Ah, dear sir,' he replied, ' we are sadly degenerated from the customs of our fathers. Our chieftains have now got locks upon their hall-doors ; nor can you much blame them when I tell you that otherwise they would soon have nothing left to entertain any one with. And as to the special welcome for a scholar—must I say it?— the wisdom and learning of Solomon would not in general be deemed half so good a title to it as a fine equipage or well-filled purse. But you must blame that same mercantile people: our amalgamation with the Sassenach has wrought these changes. However, sweet Marfreda, you look so shocked that I must add, in remote districts, where may still be found remains of the unmixed Milesian race, there still are traces of the romantic hospitality of other days; and the door is still unbarred, and the stranger welcome to a potato as long as they have one to give.'

* Then, my son,' observed the old man with a knowing air, which made his visitor smile, you will require money in Ireland also?'

· Alas! too true, sir,' replied O'More : ‘no country on earth where it is more needed, of which I have melancholy experience. Oh, Semund,' he continued more gravely, “how I wish I had plenty of it to offer you, but it is not likely I ever shall. But, my kind friends, in order to shew you that I want the power, not the will, to prove my love for Semund by helping him in this matter, you must allow me to recur to a few circumstances in my own history, to which you will, I know, kindly listen. I was brought up as heir to an estate which had belonged to my family time immemorial -the only remnant of the wide lands over which the O'Mores once held

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sway, and by far the best thing I inherited from them. On the death of the relative who was in possession it became mine, and I set about enjoying it to the best of my ability. This was the golden time of my existence; but a change came. A claim to my inheritance was put in by another branch of the family, which he tried to establish by law. I will not enter into the particulars of this litigation; it is sufficient to say it soon appeared that this claim, though unjust, was but too likely to succeed. An ancient document which, if forthcoming, would for ever invalidate the pretensions of my adversary, could not be found. I ascertained that it had been in the possession of a granduncle, who, long before I was born, had gone to Norway and settled there; and I undertook a journey to that country in the feeble hope of recovering it from his representative, but was disappointed. My Norwegian cousin received me kindly; and as the progeny of the old gentleman who had emigrated with my precious papers in his possession had been numerous, and had settled in various parts of the country, I remained with him till we traced out as many of them as we could; but it was all in vain. On my way home, as you already know, I visited your hospitable island, where I have met with kindness I never can forget, and witnessed rational enjoyment, disinterested affection, such as I hope not for in other lands. Shortly after my arrival in Ireland it is probable I must resign my patrimony, and with it of course my place in society, and every hope connected with the land of my birth. I therefore intend either to enter the army, or pursue some other course which will save me the mortification of letting my altered fortunes be witnessed by old associates and friends, as they are called. But until I am actually turned out of this same inheritance I shall have sufficient interest among the great and gay—ay, Semund, and the philosophers and literati—to introduce you into their circles, and give you an opportunity of judging how far they resemble your ideas of them.'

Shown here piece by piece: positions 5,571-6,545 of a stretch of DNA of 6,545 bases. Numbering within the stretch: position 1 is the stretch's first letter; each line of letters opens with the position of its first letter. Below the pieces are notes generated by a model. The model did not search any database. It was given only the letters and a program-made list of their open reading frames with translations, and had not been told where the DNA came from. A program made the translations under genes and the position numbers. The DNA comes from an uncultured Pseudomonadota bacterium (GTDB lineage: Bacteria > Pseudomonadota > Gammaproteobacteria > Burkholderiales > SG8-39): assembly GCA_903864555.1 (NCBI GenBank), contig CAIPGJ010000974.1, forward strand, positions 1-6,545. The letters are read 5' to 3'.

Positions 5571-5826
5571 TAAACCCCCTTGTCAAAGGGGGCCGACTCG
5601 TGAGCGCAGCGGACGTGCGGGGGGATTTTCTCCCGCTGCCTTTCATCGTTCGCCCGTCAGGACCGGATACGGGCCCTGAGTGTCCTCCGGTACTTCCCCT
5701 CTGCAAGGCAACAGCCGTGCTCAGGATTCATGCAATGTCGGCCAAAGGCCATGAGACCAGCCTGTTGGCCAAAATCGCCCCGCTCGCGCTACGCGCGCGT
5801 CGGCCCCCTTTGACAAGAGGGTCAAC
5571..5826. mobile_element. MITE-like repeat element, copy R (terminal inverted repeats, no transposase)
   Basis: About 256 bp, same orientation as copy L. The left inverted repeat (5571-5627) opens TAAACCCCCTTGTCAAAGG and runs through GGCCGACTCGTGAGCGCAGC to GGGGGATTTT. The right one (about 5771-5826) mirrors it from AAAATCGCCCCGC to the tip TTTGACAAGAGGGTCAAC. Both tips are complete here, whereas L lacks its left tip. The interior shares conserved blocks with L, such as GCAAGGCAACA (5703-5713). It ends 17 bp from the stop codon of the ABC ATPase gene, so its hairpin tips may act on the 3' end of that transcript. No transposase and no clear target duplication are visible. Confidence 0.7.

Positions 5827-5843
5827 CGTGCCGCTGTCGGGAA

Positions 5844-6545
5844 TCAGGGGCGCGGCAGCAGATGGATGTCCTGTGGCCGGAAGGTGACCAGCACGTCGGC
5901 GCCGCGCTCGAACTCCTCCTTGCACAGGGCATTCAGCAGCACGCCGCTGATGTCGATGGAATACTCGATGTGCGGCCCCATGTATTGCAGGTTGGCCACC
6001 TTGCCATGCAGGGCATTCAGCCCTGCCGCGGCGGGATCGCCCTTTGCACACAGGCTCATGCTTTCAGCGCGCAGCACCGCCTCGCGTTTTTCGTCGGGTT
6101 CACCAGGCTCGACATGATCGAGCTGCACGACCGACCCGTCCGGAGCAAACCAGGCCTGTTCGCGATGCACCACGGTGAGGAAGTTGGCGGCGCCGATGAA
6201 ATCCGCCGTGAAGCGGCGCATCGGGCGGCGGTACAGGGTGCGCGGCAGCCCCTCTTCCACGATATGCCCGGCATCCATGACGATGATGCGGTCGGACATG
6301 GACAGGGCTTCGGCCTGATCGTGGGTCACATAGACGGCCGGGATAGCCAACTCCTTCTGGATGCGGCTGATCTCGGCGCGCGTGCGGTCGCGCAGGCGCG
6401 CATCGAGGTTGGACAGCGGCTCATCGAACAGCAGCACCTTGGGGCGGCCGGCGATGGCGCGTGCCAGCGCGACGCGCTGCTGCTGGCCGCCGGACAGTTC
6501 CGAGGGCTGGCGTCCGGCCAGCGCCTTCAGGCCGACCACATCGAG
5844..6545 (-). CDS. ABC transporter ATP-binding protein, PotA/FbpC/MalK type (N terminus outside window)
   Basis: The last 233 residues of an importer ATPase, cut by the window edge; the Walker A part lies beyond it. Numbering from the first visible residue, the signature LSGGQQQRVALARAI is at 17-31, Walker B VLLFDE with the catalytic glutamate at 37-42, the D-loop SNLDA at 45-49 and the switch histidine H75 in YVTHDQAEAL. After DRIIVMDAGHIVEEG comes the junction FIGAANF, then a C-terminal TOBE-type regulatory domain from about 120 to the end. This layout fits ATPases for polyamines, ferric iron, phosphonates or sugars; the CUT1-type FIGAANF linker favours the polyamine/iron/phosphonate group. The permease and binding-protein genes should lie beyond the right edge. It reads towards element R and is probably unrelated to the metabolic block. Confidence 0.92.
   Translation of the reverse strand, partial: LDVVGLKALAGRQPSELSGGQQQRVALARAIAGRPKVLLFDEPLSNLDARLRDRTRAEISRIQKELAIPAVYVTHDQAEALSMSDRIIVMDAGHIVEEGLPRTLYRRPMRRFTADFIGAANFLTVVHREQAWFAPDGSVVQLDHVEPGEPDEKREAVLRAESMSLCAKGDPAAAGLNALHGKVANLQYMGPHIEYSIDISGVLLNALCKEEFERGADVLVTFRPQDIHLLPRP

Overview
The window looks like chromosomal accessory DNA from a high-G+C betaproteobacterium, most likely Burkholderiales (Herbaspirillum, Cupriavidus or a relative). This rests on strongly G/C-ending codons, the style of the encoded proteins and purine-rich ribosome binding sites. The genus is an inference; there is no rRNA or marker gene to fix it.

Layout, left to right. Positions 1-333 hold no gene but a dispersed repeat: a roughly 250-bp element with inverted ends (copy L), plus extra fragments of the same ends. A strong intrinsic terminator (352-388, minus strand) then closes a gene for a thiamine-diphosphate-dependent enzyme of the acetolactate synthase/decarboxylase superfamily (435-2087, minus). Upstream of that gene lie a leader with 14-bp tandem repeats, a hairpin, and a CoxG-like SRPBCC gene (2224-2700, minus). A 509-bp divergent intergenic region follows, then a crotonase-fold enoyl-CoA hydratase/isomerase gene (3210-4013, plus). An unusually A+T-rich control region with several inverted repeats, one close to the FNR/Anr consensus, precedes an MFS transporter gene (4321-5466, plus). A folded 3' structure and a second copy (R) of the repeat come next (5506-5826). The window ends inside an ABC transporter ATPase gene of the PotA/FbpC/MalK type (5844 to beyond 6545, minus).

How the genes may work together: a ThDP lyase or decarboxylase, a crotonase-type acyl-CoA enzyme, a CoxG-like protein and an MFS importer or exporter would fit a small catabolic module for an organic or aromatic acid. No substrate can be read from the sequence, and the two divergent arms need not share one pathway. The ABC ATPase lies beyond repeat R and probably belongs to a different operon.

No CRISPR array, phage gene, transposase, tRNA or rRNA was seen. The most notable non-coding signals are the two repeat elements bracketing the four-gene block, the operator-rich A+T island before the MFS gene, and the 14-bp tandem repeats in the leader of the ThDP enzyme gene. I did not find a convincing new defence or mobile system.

• And will you not always have influence with such ?' inquired Hialte. 'I cannot understand how the loss of fortune could weaken it. Will you not still be a gentleman and a scholar, and worthy of the respect and friendship of all?'

'I tell you, sir,' cried O'More bitterly —'I tell you, sir, that when & man is poor he is worthy of nothing; that is the way of the world, and I have seen something of it already; but," he added in a gayer tone, “ remember I'am speaking of the way of the world, not referring to poor Ireland alone. I am some portions of her old kindness and unselfish affection still exist, though it may not be my lot to experience them. However, let us speak of Semund's journey. Poor as I am, trust him with me, and all I can I will do to serve him.'

" Thanks, dear O'More,' replied the young man; 'but do you know that a prospect of becoming quite rich enough for our undertaking has this day been opened to me?' He was requested to explain, and proceeded: The polar bear, the very gentleman who first brought me acquainted with O'More, will, I trust, furnish me with the means of visiting his country. You know this Greenland wanderer has not been heard of in our vicinity since the evening we met him : he went to more inaccessible regions; but last night he reappeared on the shores of the lake, and if you will all assist me,' addressing the servants, ‘I will lead you against him this night. I